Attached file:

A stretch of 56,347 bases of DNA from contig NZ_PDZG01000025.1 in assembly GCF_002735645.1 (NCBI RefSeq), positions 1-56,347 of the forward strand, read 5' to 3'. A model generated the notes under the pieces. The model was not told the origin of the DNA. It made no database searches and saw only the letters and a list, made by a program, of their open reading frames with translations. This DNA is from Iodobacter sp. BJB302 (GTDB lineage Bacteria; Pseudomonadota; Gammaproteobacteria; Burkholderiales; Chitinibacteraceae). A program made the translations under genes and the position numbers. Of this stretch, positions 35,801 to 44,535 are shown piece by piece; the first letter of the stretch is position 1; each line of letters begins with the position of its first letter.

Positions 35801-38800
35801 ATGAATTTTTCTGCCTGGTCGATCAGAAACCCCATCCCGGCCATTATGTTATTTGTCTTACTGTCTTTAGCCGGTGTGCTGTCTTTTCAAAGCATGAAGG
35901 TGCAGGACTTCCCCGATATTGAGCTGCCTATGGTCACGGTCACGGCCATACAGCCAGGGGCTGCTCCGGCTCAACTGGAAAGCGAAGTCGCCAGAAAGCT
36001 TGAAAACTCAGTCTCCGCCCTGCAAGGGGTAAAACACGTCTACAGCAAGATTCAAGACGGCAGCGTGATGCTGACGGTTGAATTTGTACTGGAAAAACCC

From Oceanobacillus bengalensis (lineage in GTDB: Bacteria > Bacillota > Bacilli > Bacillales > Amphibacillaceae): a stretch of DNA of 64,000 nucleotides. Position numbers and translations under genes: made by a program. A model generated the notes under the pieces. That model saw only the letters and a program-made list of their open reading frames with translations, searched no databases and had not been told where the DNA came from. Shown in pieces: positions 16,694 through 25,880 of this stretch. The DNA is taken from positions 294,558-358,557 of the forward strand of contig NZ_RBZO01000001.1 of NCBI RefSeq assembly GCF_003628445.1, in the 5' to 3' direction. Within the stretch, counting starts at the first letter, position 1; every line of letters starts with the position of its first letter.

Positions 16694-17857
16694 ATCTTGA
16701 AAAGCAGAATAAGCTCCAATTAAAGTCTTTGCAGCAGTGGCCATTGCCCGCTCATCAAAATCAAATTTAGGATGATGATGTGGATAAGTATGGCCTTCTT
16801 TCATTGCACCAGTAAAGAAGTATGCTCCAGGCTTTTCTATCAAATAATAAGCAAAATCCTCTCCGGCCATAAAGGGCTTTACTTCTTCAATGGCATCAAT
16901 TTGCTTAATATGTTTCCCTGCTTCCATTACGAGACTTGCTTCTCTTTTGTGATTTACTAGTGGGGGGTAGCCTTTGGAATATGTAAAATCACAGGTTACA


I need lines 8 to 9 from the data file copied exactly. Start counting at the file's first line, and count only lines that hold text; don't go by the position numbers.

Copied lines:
16694 ATCTTGA
16701 AAAGCAGAATAAGCTCCAATTAAAGTCTTTGCAGCAGTGGCCATTGCCCGCTCATCAAAATCAAATTTAGGATGATGATGTGGATAAGTATGGCCTTCTT